[32] Identifying the ability of fish populations to expand into tributary channels is important, not only for increasing the total abundance of habitat, but also because it allows for a spatial spreading of risk [Boer, 1968] that can stabilize fish abundance in dynamic river systems prone to episodic disturbance. However, caution should be used when delineating slope-dependent limits on preferred habitat because in some river systems patterns of stream temperature, discharge, water chemistry or migration barriers can also play a critical role in determining the extent of anadromous fish [e.g.,Dunham et al., 2002]. Wood can also play an important role in creating more favorable channel types in steep reaches [Montgomery and Buffington, 1997; Montgomery et al., 1996; Buffington et al., 2004], an effect which is not evident in our analysis.

[33] Although it was not possible to obtain field data on the distribution of fish throughout our study area, we used broadly accepted published values on the effect of channel slope on limiting, and therefore predicting, the maximum spatial extent of fish in the channel network. The logistical constraints of collecting localized field data on the scale of our study area, which encompasses an entire mountain range and focuses on contiguous large catchments (>100 km2), is one of the primary reasons that the vast majority of previous studies have focused on fish habitat relations at small spatial scales, such as individual pools and riffles (101 m) or stream reaches (102 m). However, there is a need for broad scale investigations at the river network scale (105 m) to reveal patterns of fish distribution and habitat conditions that facilitate or impeded dispersal and connectivity, which are inherent in the network structure and manifested at large scales.

4.5. Management Implications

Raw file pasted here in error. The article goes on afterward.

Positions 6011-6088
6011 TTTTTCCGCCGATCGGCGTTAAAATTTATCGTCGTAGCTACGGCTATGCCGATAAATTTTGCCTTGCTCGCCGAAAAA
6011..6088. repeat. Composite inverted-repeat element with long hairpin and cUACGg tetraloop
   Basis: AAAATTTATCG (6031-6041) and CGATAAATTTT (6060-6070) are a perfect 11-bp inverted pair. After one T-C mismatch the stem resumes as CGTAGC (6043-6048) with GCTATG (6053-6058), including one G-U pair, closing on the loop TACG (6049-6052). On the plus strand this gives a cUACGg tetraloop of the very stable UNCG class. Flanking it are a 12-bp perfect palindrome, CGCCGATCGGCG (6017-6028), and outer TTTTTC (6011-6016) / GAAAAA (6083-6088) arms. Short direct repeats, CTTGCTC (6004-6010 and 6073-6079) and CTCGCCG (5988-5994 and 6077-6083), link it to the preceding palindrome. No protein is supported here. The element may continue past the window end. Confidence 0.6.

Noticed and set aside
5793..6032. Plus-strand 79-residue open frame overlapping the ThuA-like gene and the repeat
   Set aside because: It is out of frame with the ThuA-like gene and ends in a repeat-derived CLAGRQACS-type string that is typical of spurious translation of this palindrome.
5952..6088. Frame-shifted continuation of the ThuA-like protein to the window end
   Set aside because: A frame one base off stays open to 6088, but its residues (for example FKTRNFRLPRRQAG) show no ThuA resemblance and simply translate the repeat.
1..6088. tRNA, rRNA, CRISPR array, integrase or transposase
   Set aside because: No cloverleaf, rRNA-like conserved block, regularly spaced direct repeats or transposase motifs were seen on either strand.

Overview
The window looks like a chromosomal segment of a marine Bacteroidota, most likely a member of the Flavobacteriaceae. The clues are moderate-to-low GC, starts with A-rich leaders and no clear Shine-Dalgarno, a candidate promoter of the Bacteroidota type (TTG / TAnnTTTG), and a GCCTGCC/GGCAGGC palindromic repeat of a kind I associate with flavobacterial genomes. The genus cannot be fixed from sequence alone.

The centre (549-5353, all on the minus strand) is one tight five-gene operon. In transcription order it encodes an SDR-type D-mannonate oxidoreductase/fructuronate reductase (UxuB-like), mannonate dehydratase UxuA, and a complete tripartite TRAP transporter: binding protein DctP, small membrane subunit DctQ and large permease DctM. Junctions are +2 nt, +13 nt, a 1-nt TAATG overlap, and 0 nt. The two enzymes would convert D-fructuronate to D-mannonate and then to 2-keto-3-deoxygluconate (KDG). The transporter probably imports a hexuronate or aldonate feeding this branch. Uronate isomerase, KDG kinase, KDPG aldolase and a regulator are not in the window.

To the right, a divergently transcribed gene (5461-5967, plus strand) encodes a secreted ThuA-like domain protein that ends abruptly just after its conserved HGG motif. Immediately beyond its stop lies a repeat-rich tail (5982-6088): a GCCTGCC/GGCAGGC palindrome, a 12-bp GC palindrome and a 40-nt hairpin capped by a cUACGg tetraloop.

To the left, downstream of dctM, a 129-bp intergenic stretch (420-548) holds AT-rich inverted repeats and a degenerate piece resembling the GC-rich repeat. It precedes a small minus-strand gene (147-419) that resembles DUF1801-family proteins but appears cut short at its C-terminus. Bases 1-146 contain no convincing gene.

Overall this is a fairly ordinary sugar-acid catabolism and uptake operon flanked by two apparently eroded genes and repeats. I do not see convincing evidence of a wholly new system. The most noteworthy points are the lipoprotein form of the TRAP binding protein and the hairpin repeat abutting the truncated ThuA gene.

[34] Insights gained from identifying the steepness and concavity of river profiles, and their influence of fish habitat, can provide a useful framework for broad-scale conservation planning. However, this approach is not meant to replace full ecological assessment of a particular river. Basins with low steepness and high concavity have the greatest potential for producing high quality habitat, resulting in abundant and stable populations. If the goal of conservation efforts is to protect or restore the ‘best-of-the-best’ habitat, basins with low steepness and high concavity can be targeted. In contrast, if the conservation goal is to protect the most imperiled populations, basins with high steepness and low concavity could be targeted. These basins have less available habitat, fish are confined to a small portion of the channel network, and the risk of debris flows are more severe. This approach is more useful than simply calculating the proportion of the channel network accessible to fish (<7% slope) because it provides a mechanism for understanding (1) the variation in channel morphology across a broad area, (2) the extent and severity of debris flows, and (3) the potential for dispersal and migration of fish throughout the network.

5. Conclusions

[35] Steepness and concavity indices derived from the power function relation between drainage area and channel slope provide a process-based characterization of river profiles. Although this relation has long been recognized by geomorphologists, it has not been used by ecologists to explore the implications for aquatic habitat or riverine fish populations. The conceptual framework proposed by this study illustrates that the geomorphic indices of steepness and concavity provide a useful context for identifying basins that express different reach morphologies, fish habitat capacity, and risk of episodic disturbance. This approach provides a means of mapping and analyzing habitat conditions over a large area, and thus prioritizing conservation areas for anadromous salmonids in the context of evolutionarily significant spatial and temporal scales. However, it must be recognized that important smaller-scale habitat features can be masked at larger scales and that all scales of analysis are important.